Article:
Influence of tidal inlets on salinity and related phenomena in estuaries.




Masch, F.D., Jr.

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University of Texas, Hydraulic Engineering Lab.


This study presents mathematical hydrodynamic and salinity transport models applicable to the analysis of the effects of tidal inlets on bays and estuaries having the typical morphology encountered in the U.S. coastal regions on the Gulf of Mexico. The practical utility of these models has been developed and demonstrated for the following specific cases: (1) Simulation of tidal hydrodynamics and salinity distributions under well-mixed water conditions for two bays on the Texas Gulf Coast; (2) Analysis of the effects of altering natural tidal inlets on estuary-Gulf exchange and on salinity concentration, transport and distribution. Analyses were conducted on both idealized and real estuaries; (3) Simulation and analysis of hypothetical shell reef removal. Specifically, Matagorda Bay, Texas, was used to verify both the tidal hydrodynamic model and salinity distribution model. Galveston Bay, Texas, was used to demonstrate the effects of altering the size of the tidal inlet on water interchange and salinity distribution. Using computed 'baseline' conditions for low and intermediate freshwater inflows to Galveston Bay, the assumption was made that an improved, continuously open tidal inlet was created at Rollover Pass into the Galveston Bay system. Changes in salinities, salinity gradients, Gulf inflows, tidal prisms, and circulation were computed for intermediate and low fresh water inflows.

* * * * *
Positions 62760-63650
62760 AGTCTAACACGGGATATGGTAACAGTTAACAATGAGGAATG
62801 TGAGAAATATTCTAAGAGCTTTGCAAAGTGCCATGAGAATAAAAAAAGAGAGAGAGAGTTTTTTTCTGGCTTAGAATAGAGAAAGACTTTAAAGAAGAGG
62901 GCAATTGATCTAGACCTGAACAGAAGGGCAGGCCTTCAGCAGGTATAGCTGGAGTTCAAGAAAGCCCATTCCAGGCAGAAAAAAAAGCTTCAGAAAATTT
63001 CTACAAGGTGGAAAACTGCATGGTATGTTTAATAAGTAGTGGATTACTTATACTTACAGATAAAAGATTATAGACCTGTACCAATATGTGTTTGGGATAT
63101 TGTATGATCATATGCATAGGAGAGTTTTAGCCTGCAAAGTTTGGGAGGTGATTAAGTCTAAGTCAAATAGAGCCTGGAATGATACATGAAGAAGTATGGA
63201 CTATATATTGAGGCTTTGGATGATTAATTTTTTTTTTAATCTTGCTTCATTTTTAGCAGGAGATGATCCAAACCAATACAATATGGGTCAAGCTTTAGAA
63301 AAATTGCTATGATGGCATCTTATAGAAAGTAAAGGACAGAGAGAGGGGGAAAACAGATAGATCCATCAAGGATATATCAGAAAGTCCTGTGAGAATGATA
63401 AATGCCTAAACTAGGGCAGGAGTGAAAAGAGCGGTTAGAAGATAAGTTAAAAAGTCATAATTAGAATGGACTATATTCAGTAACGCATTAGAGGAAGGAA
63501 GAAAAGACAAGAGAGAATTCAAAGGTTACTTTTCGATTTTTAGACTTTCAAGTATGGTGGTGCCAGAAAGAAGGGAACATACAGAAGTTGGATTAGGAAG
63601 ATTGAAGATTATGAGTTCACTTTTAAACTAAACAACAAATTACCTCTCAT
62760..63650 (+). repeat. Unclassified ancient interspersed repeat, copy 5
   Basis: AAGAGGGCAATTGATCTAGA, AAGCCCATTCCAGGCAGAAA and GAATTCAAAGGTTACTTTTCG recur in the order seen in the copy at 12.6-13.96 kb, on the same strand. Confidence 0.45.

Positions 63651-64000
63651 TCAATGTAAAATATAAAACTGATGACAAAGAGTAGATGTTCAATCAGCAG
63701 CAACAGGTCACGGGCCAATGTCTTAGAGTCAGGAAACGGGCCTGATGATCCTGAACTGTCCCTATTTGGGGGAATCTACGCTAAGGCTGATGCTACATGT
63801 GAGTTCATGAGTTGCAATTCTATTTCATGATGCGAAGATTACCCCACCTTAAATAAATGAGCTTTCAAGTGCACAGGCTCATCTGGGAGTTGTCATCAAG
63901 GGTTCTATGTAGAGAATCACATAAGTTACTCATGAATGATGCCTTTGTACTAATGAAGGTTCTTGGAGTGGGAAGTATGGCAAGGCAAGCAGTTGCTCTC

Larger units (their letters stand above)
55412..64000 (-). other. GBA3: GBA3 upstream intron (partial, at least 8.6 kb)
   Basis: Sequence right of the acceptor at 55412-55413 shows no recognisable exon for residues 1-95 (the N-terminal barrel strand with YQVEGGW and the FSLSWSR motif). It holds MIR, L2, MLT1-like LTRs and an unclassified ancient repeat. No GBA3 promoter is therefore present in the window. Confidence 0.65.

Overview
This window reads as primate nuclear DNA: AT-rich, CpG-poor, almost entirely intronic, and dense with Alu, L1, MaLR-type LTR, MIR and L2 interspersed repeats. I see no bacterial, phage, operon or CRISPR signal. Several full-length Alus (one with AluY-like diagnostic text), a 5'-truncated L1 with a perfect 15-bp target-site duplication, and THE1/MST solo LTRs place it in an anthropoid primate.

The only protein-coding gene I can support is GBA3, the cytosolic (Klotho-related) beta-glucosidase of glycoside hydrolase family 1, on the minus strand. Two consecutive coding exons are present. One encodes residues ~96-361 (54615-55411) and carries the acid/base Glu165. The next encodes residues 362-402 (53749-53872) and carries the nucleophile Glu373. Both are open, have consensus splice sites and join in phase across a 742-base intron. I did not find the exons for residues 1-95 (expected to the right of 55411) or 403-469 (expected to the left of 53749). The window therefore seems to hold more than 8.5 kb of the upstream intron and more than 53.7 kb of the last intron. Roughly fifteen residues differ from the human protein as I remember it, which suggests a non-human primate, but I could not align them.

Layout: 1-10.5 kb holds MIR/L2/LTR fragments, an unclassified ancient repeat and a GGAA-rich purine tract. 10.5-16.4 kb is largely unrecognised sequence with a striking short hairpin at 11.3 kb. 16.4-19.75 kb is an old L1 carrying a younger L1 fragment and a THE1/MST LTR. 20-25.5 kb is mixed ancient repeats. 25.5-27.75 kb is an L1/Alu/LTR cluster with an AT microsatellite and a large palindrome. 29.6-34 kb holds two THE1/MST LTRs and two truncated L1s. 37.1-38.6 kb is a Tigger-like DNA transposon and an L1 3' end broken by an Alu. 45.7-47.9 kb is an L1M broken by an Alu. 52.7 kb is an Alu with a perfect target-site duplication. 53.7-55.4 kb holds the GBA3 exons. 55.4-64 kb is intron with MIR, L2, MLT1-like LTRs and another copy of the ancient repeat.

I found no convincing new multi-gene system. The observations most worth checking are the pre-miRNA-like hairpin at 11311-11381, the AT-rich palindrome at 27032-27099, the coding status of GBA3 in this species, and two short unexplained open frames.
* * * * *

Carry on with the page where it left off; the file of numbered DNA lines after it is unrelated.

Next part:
107 p.


tidal inlets, estuaries, salinity gradients, mathematical models, models, modeling, salinity, inflow